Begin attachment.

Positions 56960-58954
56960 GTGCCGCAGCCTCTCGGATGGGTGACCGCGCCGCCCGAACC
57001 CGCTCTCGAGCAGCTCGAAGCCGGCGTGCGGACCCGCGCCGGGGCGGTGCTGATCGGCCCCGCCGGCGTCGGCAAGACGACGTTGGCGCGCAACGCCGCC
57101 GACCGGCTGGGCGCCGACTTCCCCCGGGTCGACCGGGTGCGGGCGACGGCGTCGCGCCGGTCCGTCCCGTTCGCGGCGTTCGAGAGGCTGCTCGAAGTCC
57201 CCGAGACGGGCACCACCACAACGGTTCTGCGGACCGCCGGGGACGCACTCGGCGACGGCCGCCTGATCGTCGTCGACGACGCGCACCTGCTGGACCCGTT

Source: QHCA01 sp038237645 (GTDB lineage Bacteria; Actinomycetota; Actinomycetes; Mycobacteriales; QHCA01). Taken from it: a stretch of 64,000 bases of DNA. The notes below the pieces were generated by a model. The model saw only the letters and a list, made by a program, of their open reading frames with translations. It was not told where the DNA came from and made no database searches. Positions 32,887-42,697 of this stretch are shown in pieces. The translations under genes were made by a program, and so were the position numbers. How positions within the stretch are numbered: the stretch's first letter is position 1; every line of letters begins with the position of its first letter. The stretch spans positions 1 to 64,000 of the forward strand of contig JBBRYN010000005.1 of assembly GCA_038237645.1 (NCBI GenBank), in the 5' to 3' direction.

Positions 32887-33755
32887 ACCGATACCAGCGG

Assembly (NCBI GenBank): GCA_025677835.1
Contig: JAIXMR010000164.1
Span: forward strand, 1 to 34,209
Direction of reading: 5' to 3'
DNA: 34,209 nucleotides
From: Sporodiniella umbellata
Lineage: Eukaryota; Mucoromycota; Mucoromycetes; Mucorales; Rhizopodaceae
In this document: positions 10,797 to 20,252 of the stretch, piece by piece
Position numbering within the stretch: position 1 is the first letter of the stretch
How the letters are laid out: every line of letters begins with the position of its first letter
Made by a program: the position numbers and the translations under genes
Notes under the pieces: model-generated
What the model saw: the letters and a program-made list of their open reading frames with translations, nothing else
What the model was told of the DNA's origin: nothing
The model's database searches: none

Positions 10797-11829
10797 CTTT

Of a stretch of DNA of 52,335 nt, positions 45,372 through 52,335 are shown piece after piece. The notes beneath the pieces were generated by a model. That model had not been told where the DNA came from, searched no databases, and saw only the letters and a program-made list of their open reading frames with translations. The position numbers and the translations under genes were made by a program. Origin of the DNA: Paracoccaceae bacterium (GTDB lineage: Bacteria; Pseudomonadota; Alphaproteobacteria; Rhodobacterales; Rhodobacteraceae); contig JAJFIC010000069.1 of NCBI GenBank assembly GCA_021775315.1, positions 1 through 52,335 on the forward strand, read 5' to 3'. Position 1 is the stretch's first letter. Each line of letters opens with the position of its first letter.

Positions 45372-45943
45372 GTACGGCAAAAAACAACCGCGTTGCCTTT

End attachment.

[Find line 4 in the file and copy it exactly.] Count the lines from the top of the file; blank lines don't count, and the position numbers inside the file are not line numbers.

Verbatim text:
57101 GACCGGCTGGGCGCCGACTTCCCCCGGGTCGACCGGGTGCGGGCGACGGCGTCGCGCCGGTCCGTCCCGTTCGCGGCGTTCGAGAGGCTGCTCGAAGTCC